Which Language Learning Method to use has always been the subject of debate. This is true whether or not you’re in the ivory tower of linguistic academia, or if you’re a hobbyist who has found their way to Yahoo Answers for the very first time. Most language learning methods on the market are great tools, but the downfall they all have is that they don’t create, or tell readershow to create, a full language learning syllabus.
Through academic study and self-experimentation, we’ve developed a full proof language learning method to get great results. Like any other language learning method, it’ll take hard work and lots of learning, but it will work. The more diligent and passionate you are about language learning, the faster and more efficiently it’ll work. Everyone can use it though. So without further pause, here is the Language Bug Language Learning Method.
Language Learning Method Step One: Use the IPA for your language.
Learning how the International Phonetic Alphabet works is the key cornerstone to starting your language learning journey off on the right foot. Essentially, any human language is just a collection of sounds. The fact that those sounds can be put together into millions of different combinations is overwhelming, but the basic building blocks are always simple. Use the IPA to learn what the sounds of your new language are, and how to make them. This will ensure that when you move on to future steps, you hear the sounds in your head correctly. It’ll also pay dividends with your speaking in the future.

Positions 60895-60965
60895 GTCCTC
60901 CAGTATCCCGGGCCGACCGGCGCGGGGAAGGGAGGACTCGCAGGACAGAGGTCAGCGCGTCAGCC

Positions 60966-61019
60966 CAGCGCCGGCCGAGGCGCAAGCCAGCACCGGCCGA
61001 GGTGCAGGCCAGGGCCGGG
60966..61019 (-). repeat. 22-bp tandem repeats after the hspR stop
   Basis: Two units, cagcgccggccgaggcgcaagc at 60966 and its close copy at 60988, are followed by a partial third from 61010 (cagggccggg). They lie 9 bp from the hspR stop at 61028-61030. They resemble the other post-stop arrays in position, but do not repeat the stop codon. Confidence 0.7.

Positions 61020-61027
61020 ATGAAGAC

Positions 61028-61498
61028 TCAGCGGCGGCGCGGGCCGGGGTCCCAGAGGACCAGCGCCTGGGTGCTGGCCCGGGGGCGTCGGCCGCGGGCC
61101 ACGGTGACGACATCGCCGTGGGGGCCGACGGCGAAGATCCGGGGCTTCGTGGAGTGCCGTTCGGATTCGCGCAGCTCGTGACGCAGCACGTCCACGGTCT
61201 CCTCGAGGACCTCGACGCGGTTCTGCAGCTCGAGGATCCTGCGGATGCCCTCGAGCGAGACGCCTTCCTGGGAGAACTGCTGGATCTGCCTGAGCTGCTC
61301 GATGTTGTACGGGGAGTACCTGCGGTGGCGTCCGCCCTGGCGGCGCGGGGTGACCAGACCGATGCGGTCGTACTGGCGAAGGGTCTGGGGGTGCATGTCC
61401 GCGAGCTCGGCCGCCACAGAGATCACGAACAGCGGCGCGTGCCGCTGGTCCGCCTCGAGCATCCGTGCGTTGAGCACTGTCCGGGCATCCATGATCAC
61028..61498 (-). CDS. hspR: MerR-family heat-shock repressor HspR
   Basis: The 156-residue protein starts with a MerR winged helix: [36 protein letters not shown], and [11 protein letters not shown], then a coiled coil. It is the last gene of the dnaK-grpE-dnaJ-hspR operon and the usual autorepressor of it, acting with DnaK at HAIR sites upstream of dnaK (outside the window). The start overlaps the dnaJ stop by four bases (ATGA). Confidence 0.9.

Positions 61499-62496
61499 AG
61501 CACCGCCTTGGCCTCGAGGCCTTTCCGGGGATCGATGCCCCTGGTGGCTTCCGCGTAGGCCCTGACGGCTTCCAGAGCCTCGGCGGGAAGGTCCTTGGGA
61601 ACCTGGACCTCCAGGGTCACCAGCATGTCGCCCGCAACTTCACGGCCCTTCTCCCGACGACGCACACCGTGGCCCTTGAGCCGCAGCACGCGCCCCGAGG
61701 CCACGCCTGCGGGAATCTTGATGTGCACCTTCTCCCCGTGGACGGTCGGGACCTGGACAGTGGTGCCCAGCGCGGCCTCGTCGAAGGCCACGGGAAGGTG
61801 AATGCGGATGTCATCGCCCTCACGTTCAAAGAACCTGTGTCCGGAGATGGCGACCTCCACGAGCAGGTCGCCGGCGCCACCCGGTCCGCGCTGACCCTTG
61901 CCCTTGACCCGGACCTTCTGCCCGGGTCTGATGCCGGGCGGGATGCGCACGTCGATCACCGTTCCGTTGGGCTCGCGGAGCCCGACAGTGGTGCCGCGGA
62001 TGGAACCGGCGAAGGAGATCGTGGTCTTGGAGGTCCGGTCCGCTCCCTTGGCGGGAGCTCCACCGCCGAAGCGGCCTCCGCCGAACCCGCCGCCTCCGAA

Language Learning Method Step Two: Use Mnemonics and Spaced Repetition to learn the most common 100, 200, 500, 1000 words.
In this step, we’re going to do some memorization. Luckily, it won’t be quite so boring as learning things rote like you did back in school. (Although, that can be made interesting too.) What you’ll be doing is using mnemonics. Mnemonics are short stories which create an association in your mind, allowing you to easily learn a new character, word or grammar rule. In order to take what you learn in the short term and commit it to your long term memory, you should learn about Spaced Repetition. Spaced Repetition is when you recall information you’ve learned at optimal intervals to make sure it sticks in your head and stays there.